UHNWs may think differently due to their level of wealth, according to analysis

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Could the ways in which people think about finance differ according to their wealth levels? Do ultra-high-net-worths have more willingness to take risks? Katharine Swindells investigates

‘The rich are different from you and me,’ F. Scott Fitzgerald once remarked to Ernest Hemingway. ‘Yes,’ Hemingway shot back (or so the story goes). ‘They have more money.’

But is that all there is to it?

Analysis by Chubb with The Wharton School of the University of Pennsylvania reveals that there can be significant differences in the way people with different levels of wealth think – and that these differences can persist even between the rich and the very rich.

Some 81 per cent of UHNWs (those worth more than $30 million) consider tangible assets – such as artwork, boats, planes and collectibles – as part of their portfolio of assets and, therefore, something that should be managed as such. That compares to just 58 per cent of high-net-worths (those worth $10-30 million) who think the same.

This isn’t just interesting because of what it tells us about these two groups of people – or what it might reveal about the psychology of the super-rich. It will also have a bearing on whether they get the right advice or not. While eight out of 10 UHNWs want their tangible assets ‘to be part of wealth to be managed in a connected manner with traditional investment assets’, only two-thirds of advisers to UHNWs coordinate the specific risks associated with these tangible assets. And when insurance advisers are removed from the sample, that proportion drops to less than 50 per cent.

‘A lot of advisers just focus on: they’ve got £10 million – how do I invest it into a portfolio?’ says Bandish Gudka, a partner at LGT Vestra and a Spear’s Top Ten UHNW wealth manager. ‘People forget to talk about where they are at their life stage. What are they looking for? How does it fit in with the rest of their wealth? Where are they heading in terms of the next five or 10 years?’

UHNWs’ assets are characterised by their complexity, with wealth often tied directly to an operating business, and multifaceted assets and liabilities. Their real estate portfolio will probably be a blend of personal and investment real estate, and they will likely have a wide array of tangible assets such as artwork, collectibles, cars, yachts and planes, with overall personal property much larger than the average investor.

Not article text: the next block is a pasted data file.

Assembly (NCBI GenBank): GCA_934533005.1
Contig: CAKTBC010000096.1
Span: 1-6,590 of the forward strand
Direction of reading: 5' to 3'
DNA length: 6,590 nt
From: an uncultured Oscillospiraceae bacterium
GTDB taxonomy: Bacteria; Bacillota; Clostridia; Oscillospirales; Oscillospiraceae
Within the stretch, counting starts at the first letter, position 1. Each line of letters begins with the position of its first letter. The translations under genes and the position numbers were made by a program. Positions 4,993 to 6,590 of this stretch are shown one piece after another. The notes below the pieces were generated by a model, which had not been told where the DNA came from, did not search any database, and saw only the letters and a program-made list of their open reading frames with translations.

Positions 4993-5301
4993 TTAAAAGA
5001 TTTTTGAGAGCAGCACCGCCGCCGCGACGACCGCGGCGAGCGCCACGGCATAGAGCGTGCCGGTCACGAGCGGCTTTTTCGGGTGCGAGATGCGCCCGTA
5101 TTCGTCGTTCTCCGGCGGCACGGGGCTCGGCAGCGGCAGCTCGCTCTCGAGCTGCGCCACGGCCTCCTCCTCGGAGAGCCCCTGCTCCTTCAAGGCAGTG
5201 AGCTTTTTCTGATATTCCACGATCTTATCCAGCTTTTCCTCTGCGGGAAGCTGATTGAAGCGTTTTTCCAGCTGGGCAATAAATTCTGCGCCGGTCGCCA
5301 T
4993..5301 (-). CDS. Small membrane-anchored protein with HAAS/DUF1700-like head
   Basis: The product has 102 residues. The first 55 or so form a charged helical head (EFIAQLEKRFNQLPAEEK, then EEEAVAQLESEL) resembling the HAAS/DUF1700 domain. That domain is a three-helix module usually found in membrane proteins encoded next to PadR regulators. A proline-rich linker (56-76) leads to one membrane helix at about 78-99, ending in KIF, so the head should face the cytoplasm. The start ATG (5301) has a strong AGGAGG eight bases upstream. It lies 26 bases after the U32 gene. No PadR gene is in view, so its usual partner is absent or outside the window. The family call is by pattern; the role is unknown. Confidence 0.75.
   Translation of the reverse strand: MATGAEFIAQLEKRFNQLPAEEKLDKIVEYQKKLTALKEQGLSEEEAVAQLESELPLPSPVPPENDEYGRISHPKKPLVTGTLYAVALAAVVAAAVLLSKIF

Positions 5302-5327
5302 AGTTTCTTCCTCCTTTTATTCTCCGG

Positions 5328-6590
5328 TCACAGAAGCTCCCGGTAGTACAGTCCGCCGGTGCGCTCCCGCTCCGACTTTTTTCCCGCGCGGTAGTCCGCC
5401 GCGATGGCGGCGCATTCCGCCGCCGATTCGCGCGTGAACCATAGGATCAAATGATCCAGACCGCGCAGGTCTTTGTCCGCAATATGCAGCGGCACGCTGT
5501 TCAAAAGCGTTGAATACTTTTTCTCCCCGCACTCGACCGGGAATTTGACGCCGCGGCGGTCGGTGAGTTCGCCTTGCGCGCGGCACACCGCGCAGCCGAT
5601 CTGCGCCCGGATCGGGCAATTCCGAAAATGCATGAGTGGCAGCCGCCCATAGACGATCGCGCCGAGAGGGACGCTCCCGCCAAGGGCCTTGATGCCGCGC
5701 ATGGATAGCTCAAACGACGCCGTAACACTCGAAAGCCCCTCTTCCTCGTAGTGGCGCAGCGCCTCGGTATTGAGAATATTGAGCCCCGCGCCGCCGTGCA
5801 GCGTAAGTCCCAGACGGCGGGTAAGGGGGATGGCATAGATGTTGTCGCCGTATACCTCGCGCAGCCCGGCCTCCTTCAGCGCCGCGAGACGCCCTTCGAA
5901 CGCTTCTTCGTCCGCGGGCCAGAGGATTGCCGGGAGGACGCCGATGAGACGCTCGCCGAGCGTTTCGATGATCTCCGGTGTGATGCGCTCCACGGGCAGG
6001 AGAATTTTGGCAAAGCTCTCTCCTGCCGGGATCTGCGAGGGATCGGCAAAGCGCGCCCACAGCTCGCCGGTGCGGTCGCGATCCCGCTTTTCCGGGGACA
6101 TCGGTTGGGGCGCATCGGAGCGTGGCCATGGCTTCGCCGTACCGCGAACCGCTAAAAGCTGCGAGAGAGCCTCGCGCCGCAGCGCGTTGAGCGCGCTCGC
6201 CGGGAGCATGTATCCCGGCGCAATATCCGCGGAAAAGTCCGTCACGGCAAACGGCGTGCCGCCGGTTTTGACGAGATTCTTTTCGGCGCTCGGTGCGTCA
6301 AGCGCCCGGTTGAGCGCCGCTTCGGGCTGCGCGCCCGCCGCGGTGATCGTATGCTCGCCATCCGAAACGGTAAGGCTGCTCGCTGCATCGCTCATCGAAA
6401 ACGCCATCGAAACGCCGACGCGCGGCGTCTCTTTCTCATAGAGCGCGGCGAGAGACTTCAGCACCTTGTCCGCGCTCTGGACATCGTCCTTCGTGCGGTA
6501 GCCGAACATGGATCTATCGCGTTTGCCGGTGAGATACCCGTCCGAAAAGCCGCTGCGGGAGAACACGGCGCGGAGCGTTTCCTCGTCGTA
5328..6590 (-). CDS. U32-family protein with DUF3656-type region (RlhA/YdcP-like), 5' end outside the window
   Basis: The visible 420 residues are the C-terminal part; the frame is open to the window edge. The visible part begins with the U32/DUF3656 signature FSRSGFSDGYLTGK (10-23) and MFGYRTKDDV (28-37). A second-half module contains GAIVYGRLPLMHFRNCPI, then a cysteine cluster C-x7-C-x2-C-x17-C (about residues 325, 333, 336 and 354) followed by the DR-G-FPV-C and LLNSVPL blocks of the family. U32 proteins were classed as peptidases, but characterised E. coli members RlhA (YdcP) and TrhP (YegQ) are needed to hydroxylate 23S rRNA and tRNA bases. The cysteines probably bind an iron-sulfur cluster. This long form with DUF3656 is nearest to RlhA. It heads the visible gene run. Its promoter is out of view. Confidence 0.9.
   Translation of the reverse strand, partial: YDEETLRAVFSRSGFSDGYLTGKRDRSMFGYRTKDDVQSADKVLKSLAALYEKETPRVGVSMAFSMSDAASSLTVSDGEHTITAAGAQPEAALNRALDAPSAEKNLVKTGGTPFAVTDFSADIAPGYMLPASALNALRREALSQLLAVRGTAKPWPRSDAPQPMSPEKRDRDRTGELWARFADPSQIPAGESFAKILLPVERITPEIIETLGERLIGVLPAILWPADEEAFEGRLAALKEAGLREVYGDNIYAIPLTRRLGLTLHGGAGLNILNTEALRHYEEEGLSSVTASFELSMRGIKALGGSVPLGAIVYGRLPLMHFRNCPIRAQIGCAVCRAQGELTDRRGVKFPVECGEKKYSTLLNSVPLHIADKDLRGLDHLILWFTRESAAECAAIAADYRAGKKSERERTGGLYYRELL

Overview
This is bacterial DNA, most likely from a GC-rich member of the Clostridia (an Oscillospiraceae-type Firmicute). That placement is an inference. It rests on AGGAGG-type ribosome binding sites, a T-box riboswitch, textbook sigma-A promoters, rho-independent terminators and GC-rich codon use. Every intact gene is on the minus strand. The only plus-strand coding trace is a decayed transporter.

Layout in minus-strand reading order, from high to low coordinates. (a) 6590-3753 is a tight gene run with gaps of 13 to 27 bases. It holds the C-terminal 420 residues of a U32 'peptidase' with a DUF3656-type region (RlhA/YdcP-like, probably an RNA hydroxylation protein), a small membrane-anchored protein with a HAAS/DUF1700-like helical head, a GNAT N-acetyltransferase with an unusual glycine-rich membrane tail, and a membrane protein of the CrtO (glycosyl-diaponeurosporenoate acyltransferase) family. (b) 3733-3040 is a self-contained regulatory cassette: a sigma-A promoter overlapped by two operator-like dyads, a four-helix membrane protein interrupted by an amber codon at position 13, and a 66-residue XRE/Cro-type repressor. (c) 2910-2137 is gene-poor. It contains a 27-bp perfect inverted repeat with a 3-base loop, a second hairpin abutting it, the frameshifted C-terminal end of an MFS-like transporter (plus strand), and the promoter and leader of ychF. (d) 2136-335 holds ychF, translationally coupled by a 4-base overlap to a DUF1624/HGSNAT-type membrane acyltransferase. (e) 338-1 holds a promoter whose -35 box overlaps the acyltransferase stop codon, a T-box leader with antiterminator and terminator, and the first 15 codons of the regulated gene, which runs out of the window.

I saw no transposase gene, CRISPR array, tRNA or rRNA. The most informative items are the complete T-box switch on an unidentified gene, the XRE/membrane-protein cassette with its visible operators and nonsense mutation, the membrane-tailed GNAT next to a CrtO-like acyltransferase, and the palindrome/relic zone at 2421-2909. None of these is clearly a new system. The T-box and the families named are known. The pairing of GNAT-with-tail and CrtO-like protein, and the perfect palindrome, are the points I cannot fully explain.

So, naturally, UHNWs need advisers equipped to handle that complexity, across continents, generations and all manner of asset classes. The analysis by Chubb and Wharton found that some advisers can tend towards an oversimplified view.

‘The adviser, a lot of times, is very much focused on the investment portfolio,’ explains Scott Teller, who supervises Chubb’s specialty underwriting area, focusing on valuable articles, jewellery, fine art and other collectibles. ‘The gap that we saw is that the UHNW clients expect all their assets to be coordinated and everyone needs to be at the table in order to be able to optimise the protection of those assets, and their investment strategy.’

UHNWs also tend to differ from HNWs in terms of their tolerance for risk. Using the Lytton-Grable Risk Tolerance Questionnaire, the Chubb-Wharton analysis found that two-thirds of HNWs were risk-averse, while just 6.3 per cent had a high tolerance for risk. Among UHNWs, just 45 per cent were categorised as risk-averse, and they were twice as likely to have a high tolerance for risk.

‘The predominant thinking for the average investor is that you probably become more risk-averse the older that you get, because you’re starting to prepare for retirement and you want to preserve your assets,’ Teller says. ‘But the ultra-high-net-worth don’t have to worry about that. The likelihood that they’re going to outspend it is pretty remote and so they have a more aggressive investment strategy over time.’

Clay Cockrell, a New York-based psychotherapist who specialises in HNW and UHNW individuals at his practice, Walk & Talk therapy, says this aligns with what he sees in his clients. With those who are wealthy, but not ultra-wealthy, the fear of loss can influence both financial and personal decisions.

‘They realise that they are in this world of wealth, but they’re always looking up saying, I want to be part of that, I want more – there’s a sense of never enough among these people,’ Cockrell says. ‘With ultra-high-net-worths, they are more concerned with legacy, in that they are planning for generations.’ Cockrell says he is particularly attuned to this gap, as a therapist both to the ultra-wealthy, who have hundreds of millions or even billions to their name, and to their advisers. These Wall Street workers have HNWs themselves, but know they are unlikely to ever reach the wealth of their clients. As Cockrell says, they are ‘in this world of ultra-wealth, but not of this world’.

There can also be differences in attitudes between members of the same family, Gudka notes. If opinions diverge, conflicts can arise – especially when the founder member of the family disagrees with the goals or values of the younger generations. Advisers to UHNWs often need to adopt a holistic approach that acknowledges the family’s entire asset and property portfolio, their goals, values and relationships.

‘Within institutions they often commoditise clients and see them as entities – just “assets under management”, rather than looking at the wider relationship,’ says Gudka. ‘But if you don’t understand that granular level within the relationship and between generations, then how are you ever going to be able to manage the investment?’

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